This is a review of Elizabeth Elliott’s Passion and Purity

One topic that I will probably never tire of reading books about is the topic of relationships.

It’s not that I’m storing up all the advice in my heart in the hopes that one day my very own Prince Charming will come to whisk me off my feet and that the wealth of knowledge from the countless books I have read will finally be put to good use and we will have a fairytale ending. Rather, I love how God gives us the opportunity to, in the smallest of ways, see a picture of His love towards us and one of those ways is through marriage.

Call me old fashioned, but one of my favourite books on romantic relationships is Passion and Purity by Elisabeth Elliott.

Before you switch off and decide this isn’t for you because you have:

  1. decided that boys/girls really do smell or
  2. you already make a fabulous girlfriend/boyfriend and have got it sussed, or
  3. really do have more coursework than time and another person in your life would just be a great inconvenience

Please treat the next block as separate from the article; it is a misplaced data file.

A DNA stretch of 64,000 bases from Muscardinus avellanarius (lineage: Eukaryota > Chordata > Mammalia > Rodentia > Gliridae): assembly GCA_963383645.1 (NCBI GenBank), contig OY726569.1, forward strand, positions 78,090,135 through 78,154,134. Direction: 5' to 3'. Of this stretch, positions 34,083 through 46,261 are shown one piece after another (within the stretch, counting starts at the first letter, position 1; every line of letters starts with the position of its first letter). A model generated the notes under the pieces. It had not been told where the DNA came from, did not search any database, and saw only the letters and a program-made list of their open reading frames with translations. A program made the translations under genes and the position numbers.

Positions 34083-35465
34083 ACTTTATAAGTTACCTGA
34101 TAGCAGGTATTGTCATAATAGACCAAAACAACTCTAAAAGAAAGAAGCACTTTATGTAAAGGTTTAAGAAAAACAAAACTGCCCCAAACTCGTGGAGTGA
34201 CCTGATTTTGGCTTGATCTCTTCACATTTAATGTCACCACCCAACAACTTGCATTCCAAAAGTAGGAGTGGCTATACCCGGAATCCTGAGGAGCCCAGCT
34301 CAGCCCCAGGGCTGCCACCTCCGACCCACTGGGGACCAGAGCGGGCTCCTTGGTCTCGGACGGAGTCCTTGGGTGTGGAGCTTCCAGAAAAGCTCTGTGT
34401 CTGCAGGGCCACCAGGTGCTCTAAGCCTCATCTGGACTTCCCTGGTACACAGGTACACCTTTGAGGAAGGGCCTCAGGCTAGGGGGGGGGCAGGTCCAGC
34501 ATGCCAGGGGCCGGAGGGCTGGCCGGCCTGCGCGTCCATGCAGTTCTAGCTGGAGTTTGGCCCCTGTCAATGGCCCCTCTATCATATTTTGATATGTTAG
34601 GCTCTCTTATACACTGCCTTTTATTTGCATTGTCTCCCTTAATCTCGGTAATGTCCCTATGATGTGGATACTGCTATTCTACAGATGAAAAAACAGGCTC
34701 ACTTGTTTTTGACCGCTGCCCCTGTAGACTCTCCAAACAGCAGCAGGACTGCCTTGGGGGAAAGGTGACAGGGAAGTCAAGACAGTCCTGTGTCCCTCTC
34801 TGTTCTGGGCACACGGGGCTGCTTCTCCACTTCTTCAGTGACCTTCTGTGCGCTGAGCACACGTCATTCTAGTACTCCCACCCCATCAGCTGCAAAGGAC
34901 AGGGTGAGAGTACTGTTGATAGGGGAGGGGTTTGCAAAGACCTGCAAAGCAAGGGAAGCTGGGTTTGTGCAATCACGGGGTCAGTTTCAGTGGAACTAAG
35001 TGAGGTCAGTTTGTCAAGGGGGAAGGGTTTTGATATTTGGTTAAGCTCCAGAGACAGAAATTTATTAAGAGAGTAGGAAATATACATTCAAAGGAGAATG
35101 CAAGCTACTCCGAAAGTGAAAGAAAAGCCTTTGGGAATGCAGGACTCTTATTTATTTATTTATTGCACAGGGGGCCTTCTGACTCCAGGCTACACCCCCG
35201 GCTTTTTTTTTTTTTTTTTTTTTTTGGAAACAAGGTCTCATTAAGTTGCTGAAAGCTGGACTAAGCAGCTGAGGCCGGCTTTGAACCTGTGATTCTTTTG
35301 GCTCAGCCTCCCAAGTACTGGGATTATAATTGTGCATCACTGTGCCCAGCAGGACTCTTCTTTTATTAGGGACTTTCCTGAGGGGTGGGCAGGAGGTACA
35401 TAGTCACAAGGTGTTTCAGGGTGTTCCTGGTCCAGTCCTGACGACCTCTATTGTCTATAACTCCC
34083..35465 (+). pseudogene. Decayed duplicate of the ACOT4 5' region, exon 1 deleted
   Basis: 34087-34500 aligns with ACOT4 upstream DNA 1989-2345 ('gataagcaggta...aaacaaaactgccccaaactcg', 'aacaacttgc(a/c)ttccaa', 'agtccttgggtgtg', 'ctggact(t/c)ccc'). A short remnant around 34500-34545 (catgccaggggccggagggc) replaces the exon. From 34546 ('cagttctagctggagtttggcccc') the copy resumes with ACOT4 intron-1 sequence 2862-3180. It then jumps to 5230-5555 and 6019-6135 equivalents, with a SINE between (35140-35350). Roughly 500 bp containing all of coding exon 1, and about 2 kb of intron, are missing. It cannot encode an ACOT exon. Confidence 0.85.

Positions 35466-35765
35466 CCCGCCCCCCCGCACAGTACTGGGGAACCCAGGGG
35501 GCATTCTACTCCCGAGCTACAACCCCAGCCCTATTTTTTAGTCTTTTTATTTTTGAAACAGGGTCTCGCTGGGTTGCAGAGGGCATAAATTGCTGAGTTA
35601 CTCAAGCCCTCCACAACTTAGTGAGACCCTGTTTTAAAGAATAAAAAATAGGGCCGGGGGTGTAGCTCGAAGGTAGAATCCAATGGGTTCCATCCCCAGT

More than anything else, this book is about making Christ the one who your heart loves most and that is why it is such a great read.

I could write for longer, but here are 2 reasons why I love this book:

It makes sense

The book has little snippets from Elisabeth Elliott’s diary that show this isn’t something she just preached at people, but the lessons in this book are ones she learned the hard way; by living them. It’s so inspiring to read about 19 year old Elisabeth as she argues with herself through the issues that love poised. It’s honest and heartfelt and doesn’t skip through the hard questions, but tackles them with Christ-honouring intention.

It is all about Christ

There are some people who will read this book and decide her views on dating and everything else in between are so outdated that surely no-one would actually take her advice. But underneath her words of wisdom is her desire to love Christ above all. This book lays out that to love another purely and as perfectly as we can, we must first of all love Christ more than anything else.

Life requires countless “little” deaths—occasions when we are given the chance to say no to self and yes to God…There is a big however. We are not meant to die merely in order to be dead. God could not want that for the creatures to whom He has given the breath of life. We die in order to live.1

1. Elliot, Elisabeth. 1994. Passion And Purity. Carlisle: OM, 72.